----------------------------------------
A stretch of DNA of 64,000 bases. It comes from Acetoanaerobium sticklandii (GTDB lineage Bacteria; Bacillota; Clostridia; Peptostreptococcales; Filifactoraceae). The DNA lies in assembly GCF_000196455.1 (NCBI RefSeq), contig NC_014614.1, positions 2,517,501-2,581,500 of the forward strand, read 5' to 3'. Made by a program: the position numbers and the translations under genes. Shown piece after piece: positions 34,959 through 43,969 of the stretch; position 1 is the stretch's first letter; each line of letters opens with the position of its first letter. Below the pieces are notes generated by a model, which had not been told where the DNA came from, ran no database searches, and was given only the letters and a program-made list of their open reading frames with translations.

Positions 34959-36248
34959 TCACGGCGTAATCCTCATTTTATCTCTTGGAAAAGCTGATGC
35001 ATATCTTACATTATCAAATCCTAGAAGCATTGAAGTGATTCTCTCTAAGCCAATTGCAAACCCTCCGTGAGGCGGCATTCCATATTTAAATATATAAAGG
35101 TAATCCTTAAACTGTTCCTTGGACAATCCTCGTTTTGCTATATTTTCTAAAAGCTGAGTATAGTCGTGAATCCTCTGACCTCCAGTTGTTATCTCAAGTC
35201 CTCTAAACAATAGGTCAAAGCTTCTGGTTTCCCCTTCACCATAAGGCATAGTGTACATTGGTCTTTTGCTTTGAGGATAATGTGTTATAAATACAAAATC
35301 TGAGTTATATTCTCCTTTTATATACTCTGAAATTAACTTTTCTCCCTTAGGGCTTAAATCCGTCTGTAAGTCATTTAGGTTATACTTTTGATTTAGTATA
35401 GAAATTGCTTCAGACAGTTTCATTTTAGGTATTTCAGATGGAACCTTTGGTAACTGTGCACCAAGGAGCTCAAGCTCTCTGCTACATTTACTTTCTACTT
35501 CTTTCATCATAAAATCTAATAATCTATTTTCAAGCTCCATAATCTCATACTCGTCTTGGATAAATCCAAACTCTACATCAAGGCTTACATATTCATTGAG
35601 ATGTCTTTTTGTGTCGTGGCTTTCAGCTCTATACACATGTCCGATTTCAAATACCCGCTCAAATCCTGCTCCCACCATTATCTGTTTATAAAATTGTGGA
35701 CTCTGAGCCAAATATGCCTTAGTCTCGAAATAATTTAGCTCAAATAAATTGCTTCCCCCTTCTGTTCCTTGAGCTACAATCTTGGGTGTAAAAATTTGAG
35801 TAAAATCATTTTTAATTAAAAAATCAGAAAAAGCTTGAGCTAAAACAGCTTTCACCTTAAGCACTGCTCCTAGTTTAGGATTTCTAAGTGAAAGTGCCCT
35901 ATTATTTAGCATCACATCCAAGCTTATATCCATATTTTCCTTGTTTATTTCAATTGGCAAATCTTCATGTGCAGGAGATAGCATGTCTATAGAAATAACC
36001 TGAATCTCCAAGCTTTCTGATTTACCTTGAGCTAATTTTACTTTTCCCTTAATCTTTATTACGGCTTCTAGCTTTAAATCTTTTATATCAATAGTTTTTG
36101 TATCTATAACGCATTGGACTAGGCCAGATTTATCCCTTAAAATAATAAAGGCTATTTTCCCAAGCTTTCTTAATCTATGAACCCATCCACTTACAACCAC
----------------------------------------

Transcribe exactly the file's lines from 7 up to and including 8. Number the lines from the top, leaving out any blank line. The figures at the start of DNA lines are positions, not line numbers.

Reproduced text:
35301 TGAGTTATATTCTCCTTTTATATACTCTGAAATTAACTTTTCTCCCTTAGGGCTTAAATCCGTCTGTAAGTCATTTAGGTTATACTTTTGATTTAGTATA
35401 GAAATTGCTTCAGACAGTTTCATTTTAGGTATTTCAGATGGAACCTTTGGTAACTGTGCACCAAGGAGCTCAAGCTCTCTGCTACATTTACTTTCTACTT